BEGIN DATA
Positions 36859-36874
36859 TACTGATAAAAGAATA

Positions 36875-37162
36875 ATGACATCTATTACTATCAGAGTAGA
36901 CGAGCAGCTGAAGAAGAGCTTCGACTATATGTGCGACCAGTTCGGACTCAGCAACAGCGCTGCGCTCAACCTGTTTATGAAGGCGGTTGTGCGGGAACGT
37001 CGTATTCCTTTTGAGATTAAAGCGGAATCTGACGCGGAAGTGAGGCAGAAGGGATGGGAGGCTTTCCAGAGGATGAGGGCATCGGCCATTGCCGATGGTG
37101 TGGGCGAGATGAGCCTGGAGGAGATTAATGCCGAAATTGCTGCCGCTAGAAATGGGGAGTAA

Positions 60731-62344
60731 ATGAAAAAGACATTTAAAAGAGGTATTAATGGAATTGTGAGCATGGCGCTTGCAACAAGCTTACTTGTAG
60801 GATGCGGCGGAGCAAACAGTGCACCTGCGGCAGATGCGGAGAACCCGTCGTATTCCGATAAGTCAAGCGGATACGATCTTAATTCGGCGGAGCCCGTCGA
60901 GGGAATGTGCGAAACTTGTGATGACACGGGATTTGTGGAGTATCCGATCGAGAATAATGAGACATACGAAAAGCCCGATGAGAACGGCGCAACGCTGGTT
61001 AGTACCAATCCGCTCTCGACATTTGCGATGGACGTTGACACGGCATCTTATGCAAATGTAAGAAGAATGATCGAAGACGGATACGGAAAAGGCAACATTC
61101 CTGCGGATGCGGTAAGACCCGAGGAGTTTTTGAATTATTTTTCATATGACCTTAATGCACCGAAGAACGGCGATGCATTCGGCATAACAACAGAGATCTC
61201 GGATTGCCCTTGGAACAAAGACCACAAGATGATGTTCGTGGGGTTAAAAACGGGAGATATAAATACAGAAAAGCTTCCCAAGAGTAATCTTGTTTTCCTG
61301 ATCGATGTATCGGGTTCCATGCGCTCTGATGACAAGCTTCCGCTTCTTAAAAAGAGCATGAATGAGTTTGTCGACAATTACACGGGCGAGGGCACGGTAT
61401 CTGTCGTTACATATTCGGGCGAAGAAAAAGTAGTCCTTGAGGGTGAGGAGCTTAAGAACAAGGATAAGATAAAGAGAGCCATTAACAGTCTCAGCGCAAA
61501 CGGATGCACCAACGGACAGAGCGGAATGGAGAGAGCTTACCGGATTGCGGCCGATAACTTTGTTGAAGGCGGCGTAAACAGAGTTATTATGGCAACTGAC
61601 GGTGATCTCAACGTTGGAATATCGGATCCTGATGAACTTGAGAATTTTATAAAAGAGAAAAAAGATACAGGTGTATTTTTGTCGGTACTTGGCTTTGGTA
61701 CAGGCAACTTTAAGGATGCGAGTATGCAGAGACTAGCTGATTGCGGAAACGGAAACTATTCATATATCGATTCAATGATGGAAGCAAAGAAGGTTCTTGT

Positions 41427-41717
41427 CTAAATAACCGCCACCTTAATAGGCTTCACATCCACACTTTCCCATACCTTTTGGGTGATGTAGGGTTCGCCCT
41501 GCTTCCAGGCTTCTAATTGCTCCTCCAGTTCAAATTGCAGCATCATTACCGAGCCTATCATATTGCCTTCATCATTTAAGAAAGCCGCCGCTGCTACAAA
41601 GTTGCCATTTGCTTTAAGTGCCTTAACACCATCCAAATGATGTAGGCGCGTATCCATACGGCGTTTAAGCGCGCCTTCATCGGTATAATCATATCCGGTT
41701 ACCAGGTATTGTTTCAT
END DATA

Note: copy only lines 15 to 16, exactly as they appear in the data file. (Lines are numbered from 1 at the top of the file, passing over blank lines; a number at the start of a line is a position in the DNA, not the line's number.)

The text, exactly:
61301 ATCGATGTATCGGGTTCCATGCGCTCTGATGACAAGCTTCCGCTTCTTAAAAAGAGCATGAATGAGTTTGTCGACAATTACACGGGCGAGGGCACGGTAT
61401 CTGTCGTTACATATTCGGGCGAAGAAAAAGTAGTCCTTGAGGGTGAGGAGCTTAAGAACAAGGATAAGATAAAGAGAGCCATTAACAGTCTCAGCGCAAA